7

Lets say I have a bitcoin address that has 10 BTC sent to it. I also have the private key for this address

Using Python (2 or 3) is there a way to create a signed transaction (which I believe is a long string of hex digits) that can then be sent to an external service (bockchain.info or whatever) for network propogation.

It seems all the python libraries for making transactions require a connection to the bitcoind rpc interface. In my application, there will be no locally ran bitcoind.

I'm thinking the code I'm looking for is like this:

address = '1ALis8zeW1XduXf98ZjoL4EKLen5mVA1q4'
private = '5KiUZd5as1TKsiwnt1KiPgiECtXiuF9BS1MxrAgedNrXcScm4d5'

from some_btc_library import make_transaction

tx_hex = make_transaction(
    inputs=[[address, private]],
    to='123rn4tNGhf1ZehQHLohYn8WRQYhjeGSCw',
    amount=3,
    miner_fee=0.0001
)

send_to_exteral_service(tx_hex)
print "transaction complete"
11

In case you have not seen it, there is a good (IMHO) article which describes how to generate a transaction "manually" using "raw" python (no bitcoin libs or RPC): "Bitcoins the hard way: Using the raw Bitcoin protocol"

8

Vitalik Buterin has recently shared Pybitcointools, a nice and simple-to-use Python library for handcrafting Bitcoin transactions. The example shows the basic workflow, which is pretty much what you have described in your example (just broken down to few more steps).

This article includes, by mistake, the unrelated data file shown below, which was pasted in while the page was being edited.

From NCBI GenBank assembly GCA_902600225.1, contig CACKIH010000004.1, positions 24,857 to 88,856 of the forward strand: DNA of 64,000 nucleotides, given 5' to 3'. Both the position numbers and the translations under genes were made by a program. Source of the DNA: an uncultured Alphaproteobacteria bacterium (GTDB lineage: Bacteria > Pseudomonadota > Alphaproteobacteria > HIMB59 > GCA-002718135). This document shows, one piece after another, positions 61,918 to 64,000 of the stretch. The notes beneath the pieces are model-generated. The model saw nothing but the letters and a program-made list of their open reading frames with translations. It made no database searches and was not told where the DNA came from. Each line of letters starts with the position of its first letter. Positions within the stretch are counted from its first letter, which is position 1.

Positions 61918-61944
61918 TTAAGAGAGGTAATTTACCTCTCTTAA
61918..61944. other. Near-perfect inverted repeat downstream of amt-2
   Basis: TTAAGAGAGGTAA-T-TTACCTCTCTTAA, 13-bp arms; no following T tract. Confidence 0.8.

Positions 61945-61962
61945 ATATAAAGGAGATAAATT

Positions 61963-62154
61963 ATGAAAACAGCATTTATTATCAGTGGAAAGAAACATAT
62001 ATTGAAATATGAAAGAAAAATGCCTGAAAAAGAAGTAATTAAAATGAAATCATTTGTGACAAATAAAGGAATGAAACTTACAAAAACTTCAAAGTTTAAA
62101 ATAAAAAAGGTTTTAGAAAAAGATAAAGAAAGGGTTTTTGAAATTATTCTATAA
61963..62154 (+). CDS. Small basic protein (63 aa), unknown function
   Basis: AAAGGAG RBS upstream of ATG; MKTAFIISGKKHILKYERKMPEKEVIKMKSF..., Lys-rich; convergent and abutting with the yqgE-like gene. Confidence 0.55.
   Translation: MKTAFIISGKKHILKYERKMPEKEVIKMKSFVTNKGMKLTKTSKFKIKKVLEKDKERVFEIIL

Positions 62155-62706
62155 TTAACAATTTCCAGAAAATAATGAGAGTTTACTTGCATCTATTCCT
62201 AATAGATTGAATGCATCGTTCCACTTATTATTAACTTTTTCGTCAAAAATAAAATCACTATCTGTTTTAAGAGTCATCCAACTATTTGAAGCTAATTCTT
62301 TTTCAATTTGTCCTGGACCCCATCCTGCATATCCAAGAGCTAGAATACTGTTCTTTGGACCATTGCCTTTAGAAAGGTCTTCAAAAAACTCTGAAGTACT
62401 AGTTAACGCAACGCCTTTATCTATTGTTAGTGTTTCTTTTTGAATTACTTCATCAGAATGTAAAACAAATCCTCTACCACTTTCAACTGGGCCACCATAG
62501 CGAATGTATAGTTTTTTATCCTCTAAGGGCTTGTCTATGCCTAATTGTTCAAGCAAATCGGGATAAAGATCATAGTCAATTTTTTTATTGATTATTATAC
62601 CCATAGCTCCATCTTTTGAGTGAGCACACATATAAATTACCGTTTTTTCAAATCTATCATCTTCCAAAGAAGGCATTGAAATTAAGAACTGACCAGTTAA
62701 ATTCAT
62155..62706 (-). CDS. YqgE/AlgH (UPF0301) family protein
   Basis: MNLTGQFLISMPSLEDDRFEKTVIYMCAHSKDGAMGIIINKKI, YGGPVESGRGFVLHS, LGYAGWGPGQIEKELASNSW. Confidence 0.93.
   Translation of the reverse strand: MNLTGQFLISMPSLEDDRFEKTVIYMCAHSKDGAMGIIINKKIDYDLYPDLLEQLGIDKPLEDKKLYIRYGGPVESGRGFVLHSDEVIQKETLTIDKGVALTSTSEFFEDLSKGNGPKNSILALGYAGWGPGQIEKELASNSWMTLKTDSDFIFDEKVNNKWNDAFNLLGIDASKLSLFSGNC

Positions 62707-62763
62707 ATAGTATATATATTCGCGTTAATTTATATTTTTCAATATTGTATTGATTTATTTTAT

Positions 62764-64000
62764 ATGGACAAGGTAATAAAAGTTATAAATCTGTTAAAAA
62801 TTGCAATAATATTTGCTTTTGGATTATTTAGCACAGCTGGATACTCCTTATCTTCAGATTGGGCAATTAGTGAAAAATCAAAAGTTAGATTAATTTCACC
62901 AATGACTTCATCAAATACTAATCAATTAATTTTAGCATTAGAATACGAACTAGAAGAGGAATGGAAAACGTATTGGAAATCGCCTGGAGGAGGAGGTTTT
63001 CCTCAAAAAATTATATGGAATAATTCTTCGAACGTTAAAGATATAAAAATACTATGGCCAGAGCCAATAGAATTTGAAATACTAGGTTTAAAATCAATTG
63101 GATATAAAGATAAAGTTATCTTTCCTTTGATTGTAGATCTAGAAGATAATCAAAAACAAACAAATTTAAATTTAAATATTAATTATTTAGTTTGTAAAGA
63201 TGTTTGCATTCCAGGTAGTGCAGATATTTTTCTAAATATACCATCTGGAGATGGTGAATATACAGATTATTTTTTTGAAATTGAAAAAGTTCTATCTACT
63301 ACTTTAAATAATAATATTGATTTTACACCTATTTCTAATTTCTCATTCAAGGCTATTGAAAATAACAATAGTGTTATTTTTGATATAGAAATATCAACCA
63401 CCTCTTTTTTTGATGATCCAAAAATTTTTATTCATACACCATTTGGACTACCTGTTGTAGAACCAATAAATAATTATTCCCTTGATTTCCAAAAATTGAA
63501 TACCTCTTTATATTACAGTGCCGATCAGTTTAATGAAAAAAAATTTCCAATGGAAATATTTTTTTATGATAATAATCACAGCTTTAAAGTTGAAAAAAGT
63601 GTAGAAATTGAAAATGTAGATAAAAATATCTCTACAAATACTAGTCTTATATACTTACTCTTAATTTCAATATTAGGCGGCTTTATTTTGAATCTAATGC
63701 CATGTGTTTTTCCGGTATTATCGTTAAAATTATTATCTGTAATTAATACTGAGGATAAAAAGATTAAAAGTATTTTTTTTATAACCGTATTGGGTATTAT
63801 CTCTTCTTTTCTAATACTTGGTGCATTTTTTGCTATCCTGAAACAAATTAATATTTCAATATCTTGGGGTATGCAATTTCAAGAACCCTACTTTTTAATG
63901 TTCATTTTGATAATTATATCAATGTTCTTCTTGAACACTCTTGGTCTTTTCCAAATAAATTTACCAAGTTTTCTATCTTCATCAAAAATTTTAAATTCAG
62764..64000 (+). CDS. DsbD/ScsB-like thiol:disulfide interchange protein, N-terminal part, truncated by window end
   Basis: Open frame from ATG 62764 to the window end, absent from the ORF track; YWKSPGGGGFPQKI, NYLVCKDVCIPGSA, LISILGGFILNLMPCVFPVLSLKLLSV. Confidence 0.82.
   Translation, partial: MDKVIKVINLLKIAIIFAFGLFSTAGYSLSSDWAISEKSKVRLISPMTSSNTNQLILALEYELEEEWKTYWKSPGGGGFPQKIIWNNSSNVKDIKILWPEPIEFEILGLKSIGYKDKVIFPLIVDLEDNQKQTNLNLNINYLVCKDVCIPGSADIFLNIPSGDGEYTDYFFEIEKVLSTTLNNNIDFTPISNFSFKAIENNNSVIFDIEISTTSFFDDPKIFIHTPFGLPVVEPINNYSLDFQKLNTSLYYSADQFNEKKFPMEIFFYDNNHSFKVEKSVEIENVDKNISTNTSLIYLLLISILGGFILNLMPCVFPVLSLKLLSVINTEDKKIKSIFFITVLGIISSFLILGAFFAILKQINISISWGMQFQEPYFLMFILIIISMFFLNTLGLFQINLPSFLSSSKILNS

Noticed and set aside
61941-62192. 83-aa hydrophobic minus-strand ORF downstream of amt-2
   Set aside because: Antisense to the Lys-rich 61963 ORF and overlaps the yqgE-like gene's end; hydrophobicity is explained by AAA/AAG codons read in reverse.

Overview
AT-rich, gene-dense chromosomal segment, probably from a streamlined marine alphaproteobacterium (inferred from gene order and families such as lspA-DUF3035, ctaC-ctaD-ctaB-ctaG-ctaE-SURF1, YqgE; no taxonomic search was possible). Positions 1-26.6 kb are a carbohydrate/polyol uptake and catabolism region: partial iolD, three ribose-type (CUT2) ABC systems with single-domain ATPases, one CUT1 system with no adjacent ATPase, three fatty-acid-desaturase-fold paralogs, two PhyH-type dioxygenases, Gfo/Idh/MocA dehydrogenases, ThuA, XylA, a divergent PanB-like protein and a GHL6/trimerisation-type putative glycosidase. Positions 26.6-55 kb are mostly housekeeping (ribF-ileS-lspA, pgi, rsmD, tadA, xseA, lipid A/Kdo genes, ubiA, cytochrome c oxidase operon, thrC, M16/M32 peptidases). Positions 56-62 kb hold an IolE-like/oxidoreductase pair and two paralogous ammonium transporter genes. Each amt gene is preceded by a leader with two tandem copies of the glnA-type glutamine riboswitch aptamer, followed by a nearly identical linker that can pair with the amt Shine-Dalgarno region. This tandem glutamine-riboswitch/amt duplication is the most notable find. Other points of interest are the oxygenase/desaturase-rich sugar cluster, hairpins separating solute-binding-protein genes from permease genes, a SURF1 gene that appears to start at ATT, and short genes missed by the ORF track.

If you need more help, this nice article explains bitcoin transactions technically and shows examples using the Pybitcointools library.

1

I think that PyCoin would serve your needs.

This test case shows how to construct a transaction.

This test case shows how to use Wallet Import Format with PyCoin.

I'd also like to note that this is not a very good idea. Suppose that your input is actually 20 BTC instead of 10. What will happen is that Bitcoin will interpret the extra 10 BTC as a fee to be collected by the miner.

  • 1
    Note that in addition to the destination address and the private key, the other piece of data you need is the utxo (id and output number from a previous transaction) which is to be spent. Unless you happen to know what is, you'll need a Bitcoin client (or access to a copy of the block chain) to find an appropriate utxo given the private key. – Nate Eldredge Sep 17 '14 at 6:58

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